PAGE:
Last but not least, Line. I have a personal bias on Line, mainly because of the stickers. Yes, I am a sucker for stickers of things that I like. For example, no other services offer stickers of Attack on Titan and Sword Art Online. To me, Line is very personal due to the stickers.

Usability wise, it is in between. Unlike whatsapp, it has a PC client so you can keep on chatting in your computer (Windows and Mac). However, just like whatsapp, the mobile client can only be installed on phones only, and you can only use one phone at any time.

If you are switching SIM on your current phone, it’s straight forward like whatsapp. If you want to switch to a new phone, things get more complicated. Unlike whatsapp, you can link your line account to an email or Facebook so you are not tied to a single phone number (which is ironic that you cannot install it on a non-phone mobile devices). This allows easier log-ins on new devices. The problem is the chat history. The platform has some sort of cloud-based storage, but it’s not comprehensive and reliable as the client forces you to delete the current content if it detects a duplicate log-in. Furthermore, you starts fresh on any new device you want to use, forcing you to re download stickers and having no chat history unless you manually restore conversations. Backup feature is available, although it is also clunky. Unlike Whatsapp, you can email your chat history and restore it on another device by simply downloading the email attachment and having the app restores it. Problem is, it is per conversation so it can be tedious if you have many conversations going. Also, it doesn’t backup media.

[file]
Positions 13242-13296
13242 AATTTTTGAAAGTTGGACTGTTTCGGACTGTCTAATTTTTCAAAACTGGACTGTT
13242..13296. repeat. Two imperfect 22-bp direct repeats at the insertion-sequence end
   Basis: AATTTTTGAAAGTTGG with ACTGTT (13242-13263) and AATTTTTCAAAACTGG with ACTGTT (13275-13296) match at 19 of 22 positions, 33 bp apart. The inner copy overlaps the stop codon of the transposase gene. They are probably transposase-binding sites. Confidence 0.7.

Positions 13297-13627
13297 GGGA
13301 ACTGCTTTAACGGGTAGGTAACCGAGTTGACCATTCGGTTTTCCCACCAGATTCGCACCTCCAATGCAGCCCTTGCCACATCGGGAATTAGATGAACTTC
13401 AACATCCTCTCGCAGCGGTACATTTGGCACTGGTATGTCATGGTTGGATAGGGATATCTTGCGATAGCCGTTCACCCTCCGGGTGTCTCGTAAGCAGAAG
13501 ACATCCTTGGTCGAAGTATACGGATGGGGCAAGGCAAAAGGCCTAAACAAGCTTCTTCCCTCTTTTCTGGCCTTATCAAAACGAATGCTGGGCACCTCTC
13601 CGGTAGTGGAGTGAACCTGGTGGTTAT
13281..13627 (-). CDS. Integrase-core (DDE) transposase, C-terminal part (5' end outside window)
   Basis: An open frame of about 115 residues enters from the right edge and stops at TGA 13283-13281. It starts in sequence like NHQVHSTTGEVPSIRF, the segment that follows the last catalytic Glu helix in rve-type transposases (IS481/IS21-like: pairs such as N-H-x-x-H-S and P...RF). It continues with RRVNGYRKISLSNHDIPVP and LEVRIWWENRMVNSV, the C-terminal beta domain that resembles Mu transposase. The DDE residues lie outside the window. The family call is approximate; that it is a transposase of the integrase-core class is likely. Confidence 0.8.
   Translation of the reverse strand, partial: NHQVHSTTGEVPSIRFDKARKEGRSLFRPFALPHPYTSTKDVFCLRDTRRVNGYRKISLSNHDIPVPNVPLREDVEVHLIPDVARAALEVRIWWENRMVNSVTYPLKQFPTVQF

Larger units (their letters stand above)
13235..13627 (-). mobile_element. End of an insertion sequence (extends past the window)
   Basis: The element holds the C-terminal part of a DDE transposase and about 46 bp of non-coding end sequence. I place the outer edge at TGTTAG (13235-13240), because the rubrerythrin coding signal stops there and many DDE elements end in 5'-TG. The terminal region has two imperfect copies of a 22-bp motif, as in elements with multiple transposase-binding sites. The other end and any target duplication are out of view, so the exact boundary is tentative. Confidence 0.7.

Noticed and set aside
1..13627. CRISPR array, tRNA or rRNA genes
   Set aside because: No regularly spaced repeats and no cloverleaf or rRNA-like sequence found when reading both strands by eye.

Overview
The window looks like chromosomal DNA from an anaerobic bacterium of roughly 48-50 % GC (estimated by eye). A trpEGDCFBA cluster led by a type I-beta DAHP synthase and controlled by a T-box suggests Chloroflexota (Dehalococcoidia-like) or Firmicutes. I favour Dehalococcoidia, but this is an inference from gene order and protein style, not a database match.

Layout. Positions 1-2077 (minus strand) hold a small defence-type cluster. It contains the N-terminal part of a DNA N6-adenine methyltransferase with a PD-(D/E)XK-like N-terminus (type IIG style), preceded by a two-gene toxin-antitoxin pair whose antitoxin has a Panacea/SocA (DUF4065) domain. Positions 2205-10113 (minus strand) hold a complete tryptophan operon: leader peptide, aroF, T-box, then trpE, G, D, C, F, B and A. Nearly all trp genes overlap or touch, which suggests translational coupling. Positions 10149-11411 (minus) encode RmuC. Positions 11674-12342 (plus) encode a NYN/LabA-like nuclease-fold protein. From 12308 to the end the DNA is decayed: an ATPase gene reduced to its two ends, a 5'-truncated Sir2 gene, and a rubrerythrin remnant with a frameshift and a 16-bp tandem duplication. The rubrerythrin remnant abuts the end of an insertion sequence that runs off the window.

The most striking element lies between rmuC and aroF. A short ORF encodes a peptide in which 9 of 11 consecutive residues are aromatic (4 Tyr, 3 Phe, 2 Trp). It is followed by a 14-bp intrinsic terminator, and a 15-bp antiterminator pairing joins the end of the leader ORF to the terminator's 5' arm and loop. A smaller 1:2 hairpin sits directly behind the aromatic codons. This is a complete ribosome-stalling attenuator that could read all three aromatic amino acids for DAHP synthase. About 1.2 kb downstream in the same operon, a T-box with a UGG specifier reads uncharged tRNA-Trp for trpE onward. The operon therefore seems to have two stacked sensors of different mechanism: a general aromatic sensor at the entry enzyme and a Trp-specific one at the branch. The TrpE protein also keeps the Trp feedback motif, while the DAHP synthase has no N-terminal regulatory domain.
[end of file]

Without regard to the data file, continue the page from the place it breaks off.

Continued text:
My personal bias is towards Line. It is not flexible and it’s a hassle when moving to different devices, but it is still more personal to me than whatsapp. A PC client is also a bonus. If Line allowed installation and usage simultaneously on multiple mobile devices, it would be perfect. What won me over are the stickers.

As I mentioned in the beginning, I still end up with a slew of clients on my smartphone. A social messaging service relies heavily on what your friends are using. If they are more comfortable using a certain platform, you end up having to use that platform. Whatsapp is a clunky and dated platform, but most of my contacts uses it. Annoying, yes, but it’s the unfortunate side effect of the preference of the masses.

 
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Posted by on January 1, 2015 in Uncategorized